• These are rules and principles that provide the basis for understanding what it means to be a morally decent human being.
    • The choices that leaders make and how they respond to a given circumstance are informed and directed by their ethics.

     

    Ethical theories

    Ethical leadership theories fall into two categories

    1. Leader's conduct (Their actions)
      1. Consequences (Theological theories) - Focus on what is right and what is wrong.
        1. Ethical Egoism - An individual should act to create the greatest good for themselves. A leaders should take a career that they would selfishly enjoy (Avolio & Locke, 2002). This is closely related to transactional leadership theories. For example, a middle-level manager who wants their team to be the best in the company is acting out of ethical egoism.
        2. Utilitarianism - We should act to create he greatest good for the greatest number. Maximize the social benefits while minimizing the social costs (Shumann, 2001). Example: when the US government allocates a large portion of the federal budget to the health care instead of catastrophic illness, it is acting out of the utilitarian ethics.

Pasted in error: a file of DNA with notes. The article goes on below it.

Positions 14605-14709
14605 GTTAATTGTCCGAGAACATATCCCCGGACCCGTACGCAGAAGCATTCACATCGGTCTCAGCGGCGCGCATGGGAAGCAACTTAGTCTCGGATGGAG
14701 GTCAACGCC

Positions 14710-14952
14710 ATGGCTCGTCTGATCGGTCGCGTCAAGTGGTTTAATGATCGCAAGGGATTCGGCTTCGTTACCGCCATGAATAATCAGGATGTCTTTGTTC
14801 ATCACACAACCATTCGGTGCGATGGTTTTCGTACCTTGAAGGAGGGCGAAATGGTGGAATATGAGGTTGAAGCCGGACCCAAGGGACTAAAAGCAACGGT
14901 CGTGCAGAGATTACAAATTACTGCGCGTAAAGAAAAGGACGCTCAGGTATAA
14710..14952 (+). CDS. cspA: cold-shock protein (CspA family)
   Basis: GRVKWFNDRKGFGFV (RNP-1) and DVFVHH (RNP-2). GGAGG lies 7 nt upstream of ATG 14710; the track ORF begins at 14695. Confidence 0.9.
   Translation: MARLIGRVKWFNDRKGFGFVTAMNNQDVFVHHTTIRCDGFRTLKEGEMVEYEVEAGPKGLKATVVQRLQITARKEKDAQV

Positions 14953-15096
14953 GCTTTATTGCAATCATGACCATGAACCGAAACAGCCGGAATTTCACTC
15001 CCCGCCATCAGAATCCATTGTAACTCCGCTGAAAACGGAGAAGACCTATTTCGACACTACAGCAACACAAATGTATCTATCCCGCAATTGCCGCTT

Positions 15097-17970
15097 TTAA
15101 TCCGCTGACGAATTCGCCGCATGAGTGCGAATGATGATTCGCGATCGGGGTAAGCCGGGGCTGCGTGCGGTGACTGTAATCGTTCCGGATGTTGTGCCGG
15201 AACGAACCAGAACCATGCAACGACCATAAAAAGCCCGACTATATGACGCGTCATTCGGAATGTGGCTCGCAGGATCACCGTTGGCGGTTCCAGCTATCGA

3. Altruism -  This is the opposite of Ethical Egoism and is concerned with showing the best interest for others even when it runs contrary to self-interest. Authentic transformational leadership is based on altruistic behavior (Bass, Steidlmeier, 1999).
      1. Duty (Deontological Theories)
        • This is telling the truth, keeping promises, being fair, independent of the consequences.
        • Actions should not infringe on others' rights and should not further the moral rights of others.
    1. Leader's character (Who they are)
      1. Virtue-based theories -
        1. These are not innate, but can be acquired.
        2. They are rooted in heart of the individual and in their disposition.
        3. It focuses on telling people  "what to be" as opposed of "what to do"
        4. Examples include courage, temperance, generosity, self-control, honesty, sociability, modesty, fairness, and justice.